As winter tightens its grip across the northeast, staying safe and warm is a foremost priority. Humans protect themselves by bundling up in heavy down coats and waterproof boots, but pets require special care when the bitter cold settles in. Temperatures below freezing along with wind chill can prove deadly for domesticated pets.
The Animal Humane Society suggests taking these precautions to keep them safe this winter:
Indoor pet tips
- Don’t keep pets outside for an extended period of time. During severe weather, dogs should be let out only to relieve themselves. Cats should be kept indoors at all times.
- Remove ice, salt and caked mud from your pet’s paws and coat immediately.
- Before walks, put Vaseline or doggie shoes on your dogs’ paws to protect against potentially harmful sidewalk salt and chemicals. Wipe the Vaseline off when back inside.
- Make sure your pet’s bed is not on the floor in a cold or drafty area of your home.
- Indoor dogs typically receive less exercise during cold weather and therefore may require fewer calories. Feed them smaller portions to avoid unhealthy weight gain.
- Skip excess bathing. Washing too often can remove essential oils and increase the chance of developing dry, flaky skin. If your pooch must be bathed, ask your vet to recommend a moisturizing shampoo and/or rinse.
- Make sure to dress short-haired dogs in outdoor jackets.
Outdoor pet tips
In New York State, it’s against the law to leave pets unprotected in dangerous weather conditions. Leaving animals inside vehicles during extreme weather is also illegal and an animal control officer is allowed to remove any animal from what they deem to be unsafe conditions in cold or hot climates.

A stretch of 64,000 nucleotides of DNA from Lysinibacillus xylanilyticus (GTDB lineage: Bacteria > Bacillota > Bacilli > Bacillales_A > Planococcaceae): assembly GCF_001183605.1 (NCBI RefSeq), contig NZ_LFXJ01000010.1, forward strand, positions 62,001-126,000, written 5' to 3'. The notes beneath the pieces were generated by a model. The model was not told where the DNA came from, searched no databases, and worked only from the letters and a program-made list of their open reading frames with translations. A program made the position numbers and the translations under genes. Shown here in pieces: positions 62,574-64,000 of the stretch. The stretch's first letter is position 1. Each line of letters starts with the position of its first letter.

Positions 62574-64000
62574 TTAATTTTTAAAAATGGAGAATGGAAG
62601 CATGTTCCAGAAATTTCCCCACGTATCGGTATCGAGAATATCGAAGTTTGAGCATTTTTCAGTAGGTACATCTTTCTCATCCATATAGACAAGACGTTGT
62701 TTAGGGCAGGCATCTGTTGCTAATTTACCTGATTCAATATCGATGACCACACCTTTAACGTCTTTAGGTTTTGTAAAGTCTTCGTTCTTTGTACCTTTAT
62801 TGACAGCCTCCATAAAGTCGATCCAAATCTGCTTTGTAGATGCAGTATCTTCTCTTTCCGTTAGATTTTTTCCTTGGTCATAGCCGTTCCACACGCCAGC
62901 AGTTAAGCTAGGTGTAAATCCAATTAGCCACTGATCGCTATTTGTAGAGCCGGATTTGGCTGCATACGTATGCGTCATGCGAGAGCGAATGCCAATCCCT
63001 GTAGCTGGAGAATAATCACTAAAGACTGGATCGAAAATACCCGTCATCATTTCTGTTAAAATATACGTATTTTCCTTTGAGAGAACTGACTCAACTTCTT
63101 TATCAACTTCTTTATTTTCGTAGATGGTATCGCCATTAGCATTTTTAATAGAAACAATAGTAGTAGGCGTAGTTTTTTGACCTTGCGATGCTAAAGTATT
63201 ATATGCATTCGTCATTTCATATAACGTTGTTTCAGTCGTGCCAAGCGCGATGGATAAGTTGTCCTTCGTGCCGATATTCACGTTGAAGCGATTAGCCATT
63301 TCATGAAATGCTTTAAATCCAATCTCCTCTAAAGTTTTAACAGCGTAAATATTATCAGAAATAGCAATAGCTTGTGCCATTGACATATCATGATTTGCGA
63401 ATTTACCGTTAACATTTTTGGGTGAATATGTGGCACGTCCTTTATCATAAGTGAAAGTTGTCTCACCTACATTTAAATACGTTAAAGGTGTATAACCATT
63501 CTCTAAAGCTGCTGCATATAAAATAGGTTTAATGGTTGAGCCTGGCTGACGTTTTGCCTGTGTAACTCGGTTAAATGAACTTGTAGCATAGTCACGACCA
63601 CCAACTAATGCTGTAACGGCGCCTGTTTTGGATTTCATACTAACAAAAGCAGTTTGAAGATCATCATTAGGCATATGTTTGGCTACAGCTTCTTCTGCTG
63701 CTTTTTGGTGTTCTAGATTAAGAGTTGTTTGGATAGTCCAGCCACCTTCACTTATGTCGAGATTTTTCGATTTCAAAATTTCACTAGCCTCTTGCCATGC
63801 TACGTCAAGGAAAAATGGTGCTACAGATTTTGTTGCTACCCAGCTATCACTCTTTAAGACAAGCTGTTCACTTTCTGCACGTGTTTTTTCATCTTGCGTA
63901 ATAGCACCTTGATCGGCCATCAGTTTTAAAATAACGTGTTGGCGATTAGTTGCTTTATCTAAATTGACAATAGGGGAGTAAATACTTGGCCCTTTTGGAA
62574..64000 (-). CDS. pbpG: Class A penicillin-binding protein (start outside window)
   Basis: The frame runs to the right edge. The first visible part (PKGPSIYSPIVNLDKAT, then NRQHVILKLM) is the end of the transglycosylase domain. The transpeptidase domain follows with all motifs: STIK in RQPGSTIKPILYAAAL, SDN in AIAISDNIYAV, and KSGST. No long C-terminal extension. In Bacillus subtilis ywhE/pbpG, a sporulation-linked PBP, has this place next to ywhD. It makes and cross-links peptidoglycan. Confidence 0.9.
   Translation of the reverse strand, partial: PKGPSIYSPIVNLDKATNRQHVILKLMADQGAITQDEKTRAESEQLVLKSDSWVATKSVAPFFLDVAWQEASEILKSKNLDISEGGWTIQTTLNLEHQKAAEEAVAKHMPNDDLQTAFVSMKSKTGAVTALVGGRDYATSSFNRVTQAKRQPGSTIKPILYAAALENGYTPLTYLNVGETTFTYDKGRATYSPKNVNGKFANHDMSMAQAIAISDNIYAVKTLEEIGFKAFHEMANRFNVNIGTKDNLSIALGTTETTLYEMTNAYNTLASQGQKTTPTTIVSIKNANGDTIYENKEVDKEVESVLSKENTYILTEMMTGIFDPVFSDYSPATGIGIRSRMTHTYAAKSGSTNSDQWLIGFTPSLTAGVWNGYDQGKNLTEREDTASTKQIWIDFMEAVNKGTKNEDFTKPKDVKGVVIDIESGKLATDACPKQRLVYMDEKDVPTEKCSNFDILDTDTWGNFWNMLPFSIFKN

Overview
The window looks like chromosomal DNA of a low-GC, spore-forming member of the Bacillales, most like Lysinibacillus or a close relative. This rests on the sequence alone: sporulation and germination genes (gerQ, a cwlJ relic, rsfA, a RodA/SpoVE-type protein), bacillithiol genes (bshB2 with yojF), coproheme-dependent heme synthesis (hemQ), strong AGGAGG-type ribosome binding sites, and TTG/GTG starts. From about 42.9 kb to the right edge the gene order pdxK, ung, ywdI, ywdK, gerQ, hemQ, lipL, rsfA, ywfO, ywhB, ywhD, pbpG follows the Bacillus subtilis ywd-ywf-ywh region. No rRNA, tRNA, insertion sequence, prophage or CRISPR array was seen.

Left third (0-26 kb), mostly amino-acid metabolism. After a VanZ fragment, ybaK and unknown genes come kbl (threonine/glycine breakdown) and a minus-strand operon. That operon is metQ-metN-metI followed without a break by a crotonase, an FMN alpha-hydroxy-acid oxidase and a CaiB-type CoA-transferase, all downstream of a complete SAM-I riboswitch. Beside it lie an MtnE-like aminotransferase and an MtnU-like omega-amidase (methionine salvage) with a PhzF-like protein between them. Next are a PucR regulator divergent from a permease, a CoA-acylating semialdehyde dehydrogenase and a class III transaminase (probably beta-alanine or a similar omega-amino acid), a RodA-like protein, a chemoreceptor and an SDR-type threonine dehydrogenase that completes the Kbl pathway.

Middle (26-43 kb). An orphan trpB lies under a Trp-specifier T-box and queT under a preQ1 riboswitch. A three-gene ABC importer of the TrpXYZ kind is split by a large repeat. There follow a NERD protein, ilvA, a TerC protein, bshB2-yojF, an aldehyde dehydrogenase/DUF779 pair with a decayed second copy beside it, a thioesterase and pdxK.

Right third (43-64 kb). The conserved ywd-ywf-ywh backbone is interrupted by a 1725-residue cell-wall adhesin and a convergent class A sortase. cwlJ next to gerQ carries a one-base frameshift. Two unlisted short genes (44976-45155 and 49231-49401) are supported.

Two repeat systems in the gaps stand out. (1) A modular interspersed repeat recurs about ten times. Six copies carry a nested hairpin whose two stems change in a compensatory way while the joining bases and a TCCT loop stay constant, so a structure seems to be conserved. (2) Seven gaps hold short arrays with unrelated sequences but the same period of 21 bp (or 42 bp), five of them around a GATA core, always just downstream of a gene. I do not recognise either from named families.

Outdoor pets typically need more food in cold weather because they must burn more calories to keep warm.
Check for frostbite, especially on paws and ears.
- Make sure your pet’s water is never frozen.
- Keep an eye out for and clean up all antifreeze spills. One lick of the sweet-tasting fluid can be fatal to an animal.
- Cats have been known to climb onto vehicle engines for warmth. Knock on the hood of your car before starting the engine if you suspect your cat could be inside.
- Watch for signs of hypothermia: weak pulse, dilated pupils, decreased heart rate, extreme shivering, pale or blue mucous membranes, body temperature below 95 degrees, stupor and unconsciousness. Symptoms of extreme hypothermia may include neurological problems, including coma, heart problems and kidney failure.
If you have additional questions or concerns about how to care for your pet in subzero temperatures, check with your veterinarian. Visit www.animalhumanesociety.org additional safety tips.
—Additional information provided by Animal Humane Society